Other Barks & Bites for Friday, December 24: Judge Stark Avoids Responses on Section 101 Questions, EPO Dismisses DABUS Patent Applications

Bite (noun): more meaty news to sink your teeth into.

Bark (noun): peripheral noise worth your attention.

Dusty Quinn 2020

Dusty, one of the IPWatchdogs.

This week in Other Barks & Bites: the Eleventh Circuit upholds a jury verdict finding misappropriation of trade secrets to alcohol sales invoicing software; the European Patent Office rules that an AI system cannot be a legal person who satisfies inventorship requirements; a U.S. magistrate judge recommends $83 million in statutory damages against Russian operators of a YouTube stream-ripping service; Amazon Web Services suffers its third major outage in one month; Judge Leonard Stark evades strong responses on Section 101 patentability and judge shopping issues raised in questions by Senator Tillis; Judge McNulty allows False Claims Act claims against Johnson & Johnson over its misrepresentations to the USPTO to proceed toward trial; Chinese tech conglomerate Tencent issues special dividend of more than 450 million JD.com shares amidst crackdown by Chinese antitrust regulators; and amici file briefs at the Supreme Court supporting petitioner Apple in its appeal of the Federal Circuit’s Article III standing decision.

Bites

Judge Stark Avoids Patent Eligibility, Judge Shopping Questions from Sen. Tillis – This week, U.S. District Judge Leonard P. Stark of the District of Delaware, whose appointment to serve on the bench of the U.S. Court of Appeals for the Federal Circuit is currently being debated by Congress, provided responses to several questions for the record  following a Senate Judiciary Committee hearing earlier this month. In his responses to Senator Thom Tillis (R-NC), Judge Stark cited Section 101 issues currently before him in Delaware district court as a reason why he couldn’t answer Tillis’ questions regarding Judge Stark’s views on the current state of patent eligibility. Judge Stark also cited his lack of knowledge of other judicial districts in declining to answer other Tillis questions on judge and forum shopping.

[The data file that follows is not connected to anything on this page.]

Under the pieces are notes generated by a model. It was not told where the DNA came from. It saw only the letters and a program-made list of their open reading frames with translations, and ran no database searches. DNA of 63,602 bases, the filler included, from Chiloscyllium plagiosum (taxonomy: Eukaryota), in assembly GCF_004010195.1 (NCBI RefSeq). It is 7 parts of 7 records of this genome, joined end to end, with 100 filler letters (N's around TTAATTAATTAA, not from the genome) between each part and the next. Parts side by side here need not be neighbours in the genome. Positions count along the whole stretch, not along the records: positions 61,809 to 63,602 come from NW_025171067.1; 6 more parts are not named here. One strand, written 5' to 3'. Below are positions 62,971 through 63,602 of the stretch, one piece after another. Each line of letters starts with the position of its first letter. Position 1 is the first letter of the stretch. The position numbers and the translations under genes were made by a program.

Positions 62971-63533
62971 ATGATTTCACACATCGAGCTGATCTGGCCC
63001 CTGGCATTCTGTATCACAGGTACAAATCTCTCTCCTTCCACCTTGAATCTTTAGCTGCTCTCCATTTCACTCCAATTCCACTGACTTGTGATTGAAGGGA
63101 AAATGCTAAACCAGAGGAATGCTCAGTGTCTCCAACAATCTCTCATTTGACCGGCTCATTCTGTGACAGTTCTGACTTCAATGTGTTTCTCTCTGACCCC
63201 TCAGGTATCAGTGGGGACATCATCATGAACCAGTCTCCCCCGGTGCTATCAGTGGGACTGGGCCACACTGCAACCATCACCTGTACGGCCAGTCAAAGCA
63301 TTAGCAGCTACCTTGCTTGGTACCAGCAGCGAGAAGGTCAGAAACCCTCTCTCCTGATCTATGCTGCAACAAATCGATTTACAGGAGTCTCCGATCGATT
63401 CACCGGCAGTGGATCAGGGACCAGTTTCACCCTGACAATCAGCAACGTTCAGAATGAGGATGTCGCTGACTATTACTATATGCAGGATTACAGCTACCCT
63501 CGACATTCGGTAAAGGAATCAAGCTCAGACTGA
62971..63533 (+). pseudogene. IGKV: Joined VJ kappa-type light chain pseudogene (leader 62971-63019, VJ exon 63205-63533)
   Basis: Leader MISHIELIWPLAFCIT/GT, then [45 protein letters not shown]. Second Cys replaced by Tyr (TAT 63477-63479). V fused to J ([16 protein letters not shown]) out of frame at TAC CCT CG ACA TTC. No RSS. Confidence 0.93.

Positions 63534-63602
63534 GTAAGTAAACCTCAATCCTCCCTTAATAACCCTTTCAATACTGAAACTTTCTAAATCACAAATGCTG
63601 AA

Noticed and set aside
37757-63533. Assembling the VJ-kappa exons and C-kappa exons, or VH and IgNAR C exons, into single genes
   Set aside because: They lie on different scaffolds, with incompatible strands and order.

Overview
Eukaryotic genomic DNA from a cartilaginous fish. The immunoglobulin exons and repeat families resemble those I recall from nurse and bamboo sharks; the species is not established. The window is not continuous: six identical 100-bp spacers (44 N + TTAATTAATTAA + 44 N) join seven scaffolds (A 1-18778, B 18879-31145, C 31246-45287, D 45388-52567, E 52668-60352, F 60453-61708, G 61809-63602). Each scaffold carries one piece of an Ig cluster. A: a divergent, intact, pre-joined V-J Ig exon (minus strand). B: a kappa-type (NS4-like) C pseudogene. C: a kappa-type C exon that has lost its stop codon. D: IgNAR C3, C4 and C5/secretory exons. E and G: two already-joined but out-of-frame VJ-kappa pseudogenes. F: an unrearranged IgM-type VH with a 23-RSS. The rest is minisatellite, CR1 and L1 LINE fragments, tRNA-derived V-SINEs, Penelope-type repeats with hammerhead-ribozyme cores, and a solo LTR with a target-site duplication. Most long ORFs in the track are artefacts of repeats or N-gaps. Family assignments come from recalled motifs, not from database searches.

Eleventh Circuit Finds No Absolute Absence of Evidence to Overturn Trade Secret Verdict – On Wednesday, December 22, the U.S. Court of Appeals for the Eleventh Circuit issued a ruling in Financial Information Technologies, LLC v. iControl Systems, USA, LLC in which the appellate court affirmed part of a jury verdict finding that iControl misappropriated trade secrets regarding alcohol sales invoicing software. iControl’s appeal sought a new trial on liability and the Eleventh Circuit, applying an abuse of discretion standard because iControl didn’t raise the issue in the district court on a motion for judgment as a matter of law (JMOL), found no absolute absence of evidence allowing it to overturn the jury’s verdict that Financial Information Technologies owned several trade secrets that were misappropriated by iControl.

Second Circuit Says Dish Network’s Copyright Defense Costs Excluded from Insurance Agreement – On Wednesday, December 22, the U.S. Court of Appeals for the Second Circuit issued a decision in Dish Network Corp. v. Ace American Insurance Co. in which the appellate court affirmed a lower court’s grant of summary judgment in favor of Ace after finding that Dish Network’s claim for copyright infringement defense costs, incurred in litigation involving its Hopper commercial skipping service, was excluded from Ace’s general liability coverage by insurance agreement provisions exempting broadcasting companies from coverage for liability over personal and advertising injuries.

CAFC Vacates Arbitrator’s Dismissal of Past Employee’s Grievance Against USPTO – On Tuesday, December 21, the U.S. Court of Appeals for the Federal Circuit issued a decision in Robinson v. U.S. Patent and Trademark Office in which the appellate court vacated an arbitrator’s dismissal of a past USPTO employee’s challenge to her dismissal from the agency, ruling that the arbitrator had failed to properly consider Robinson’s explanation of how delays leading up to arbitration were not unreasonable, and failed to address how those delays caused prejudice to the agency.